Book Review: The Fate of Fausto by Oliver Jeffers

Aaaaah! Oliver Jeffers has a new picture book out! If you're a picture book fanatic like me, I don't need to explain why this is so exciting. And if you're not, then trust me you will be by the time you've got through this blog post!

Oliver Jeffers is one of my all time favourite picture book makers. There's this child-like innocence to his works which make them so pure and joyful to read, balanced with painstakingly crafted illustration and artistry. Like Jon Klassen (another picture book author-illustrator I adore), his books are sophisticated yet understated, simple on the surface but incredibly complex and meticulously structured underneath.

The Fate of Fausto is a departure from Oliver Jeffers's previous works and radically different to some of his better-known books like Here We Are and We Found A Star. It's in a smaller format to his other picture books and is the first to use traditional lithographic printing techniques and hand set lead type. Reading the book, you can understand why Jeffers has gone old-school with the production process; The Fate of Fausto is described as a "painted fable" and it reads as a timeless story with a message that (unfortunately) bears as much relevance now as it would 200+ years ago. The story is about a man called Fausto who claims nature as his own. Consumed by greed, Fausto takes everything from a single flower to an entire mountain. It is not until he tries to take possession of the sea that Fausto is bested by nature and ultimately ends up in a watery grave.

As far as children's stories go, it's pretty bleak but despite Fausto's demise, the story is one that I think children will enjoy and parents will approve. Given the current spotlight on environmental issues (the fires in the Amazon rainforest, Greta Thunberg's climate strike, etc.) it's an incredibly topical book and one that provides a brilliant entry point into the climate crisis for younger readers who are new to the subject. And given the sorry state of global politics and our rather questionable world leaders, it's perhaps more important than ever that we share stories of kindness, empathy and unity, and show how harmful greed and entitlement can be. Nature cannot speak up to defend itself, but in The Fate of Fausto Jeffers provides it with a voice that children will understand and sympathise with. It's a wonderful concept with an incredibly powerful message.

This isn't the first time Oliver Jeffers has used his art to make a political statement. I love his Map of Land and Sea with Borders (2018) which uses cartography to explore geopolitical borders and poke fun at the idea that the Earth (or parts of it) can belong to any one person or people. The Fate of Fausto was written in 2015 (the illustrations didn't come until a few years later) and it's fascinating (to me at least) to see how these political and environmental issues have become more prominent in his work over the years. (If you follow him on Instagram, you'll see a lot of this sort of stuff @oliverjeffers).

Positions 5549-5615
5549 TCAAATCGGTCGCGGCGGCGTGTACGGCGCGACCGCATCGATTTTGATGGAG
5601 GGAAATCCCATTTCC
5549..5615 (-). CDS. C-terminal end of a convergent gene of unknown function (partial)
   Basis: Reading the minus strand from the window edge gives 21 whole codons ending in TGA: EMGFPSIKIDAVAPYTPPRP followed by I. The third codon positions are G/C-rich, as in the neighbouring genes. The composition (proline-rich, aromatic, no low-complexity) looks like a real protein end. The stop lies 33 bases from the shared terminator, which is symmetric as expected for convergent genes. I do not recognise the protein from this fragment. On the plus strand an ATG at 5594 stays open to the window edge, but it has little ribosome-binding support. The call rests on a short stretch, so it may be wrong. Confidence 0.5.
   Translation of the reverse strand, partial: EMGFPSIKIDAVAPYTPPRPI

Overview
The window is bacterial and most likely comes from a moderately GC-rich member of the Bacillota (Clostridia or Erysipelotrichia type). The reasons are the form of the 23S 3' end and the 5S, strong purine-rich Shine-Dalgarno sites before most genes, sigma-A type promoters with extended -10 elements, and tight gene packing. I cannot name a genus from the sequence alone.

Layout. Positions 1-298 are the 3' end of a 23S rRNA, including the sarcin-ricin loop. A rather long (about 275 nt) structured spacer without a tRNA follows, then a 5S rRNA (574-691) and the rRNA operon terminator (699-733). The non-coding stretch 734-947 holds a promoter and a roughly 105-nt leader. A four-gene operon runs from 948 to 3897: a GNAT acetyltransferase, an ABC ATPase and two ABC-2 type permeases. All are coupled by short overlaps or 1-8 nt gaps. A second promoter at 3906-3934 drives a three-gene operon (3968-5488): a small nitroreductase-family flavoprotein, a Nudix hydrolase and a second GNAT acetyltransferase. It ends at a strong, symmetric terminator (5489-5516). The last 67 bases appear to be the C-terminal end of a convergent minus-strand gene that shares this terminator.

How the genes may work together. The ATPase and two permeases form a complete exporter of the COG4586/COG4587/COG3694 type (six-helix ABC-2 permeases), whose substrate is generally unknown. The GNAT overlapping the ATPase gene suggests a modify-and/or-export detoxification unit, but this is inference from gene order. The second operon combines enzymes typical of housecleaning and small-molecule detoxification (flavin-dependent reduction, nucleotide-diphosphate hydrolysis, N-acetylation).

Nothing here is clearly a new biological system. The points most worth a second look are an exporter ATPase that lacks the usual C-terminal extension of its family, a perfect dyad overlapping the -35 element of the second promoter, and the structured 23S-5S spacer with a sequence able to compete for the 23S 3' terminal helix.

What sets Oliver Jeffers apart from so many other picture-book illustrators is the craftsmanship that goes into his work, and having recently read The Working Mind and Drawing Hand, I was amazed to see how the initial concept, production and presentation of his art are as integral to its story and meaning as the finished product itself. The lithography and lead type give the book a traditional, old-fashioned feel, reflecting the tale as old as time that is human greed and corruption. Concealed beneath the dust jacket are the three illustrations shown earlier (the flower, mountain and sea). These emblems show the progression of the narrative and it's a nice touch to have them hidden under the dust-jacket - clues for an attentive reader of what is to come. The endpapers do a similar job, framing the narrative with the opening endpapers featuring a lavish, luxurious marbling to represent Fausto's vanity and greed, and the closing endpapers depicting only the sea, creating a sense of finality to Fausto's fate and emphasising the story's message that nature will carry on long after humans are gone.

As ever, the illustrations are stunning. Oliver Jeffers is the master of white space and he uses it brilliantly, punctuating it with vivid blues and neon pinks that really capture the eye and direct your attention exactly where Jeffers wants it. Admittedly, the artwork for this book isn't as vibrant and doesn't burst from the page in the same way as some of his other picture books, but that's sort of the point. There's a different, more mature tone to The Fate of Fausto and unlike a lot of his picture books where the narrative is pretty self-explanatory, Fausto is a book that demands discussion and interpretation. I actually think this book leans more towards contemporary art than children's book (not that the two are mutually exclusive of course) and if you read it with this mindset you'll get so much more out of it.

Overall, The Fate of Fausto makes an excellent addition to Oliver Jeffers outstanding collection of picture books. It's a departure from his previous work and while some readers may be hesitant to the change in tone, rest assured his inimitable style jumps off every page. It's the perfect book for discussing politics and the climate crisis with younger readers, and the attention to detail and outstanding craftsmanship will no doubt win over the grown-ups too. The Fate of Fausto really is a book to cherish.

Oh and special thanks to Ammara at HarperCollins for hooking me up with a signed copy! You have no idea how much it means to me. Seriously you rock. ✊

Have you read The Fate of Fausto?

Do you have a favourite Oliver Jeffers picture book?

Let me know what your thoughts in the comments below!


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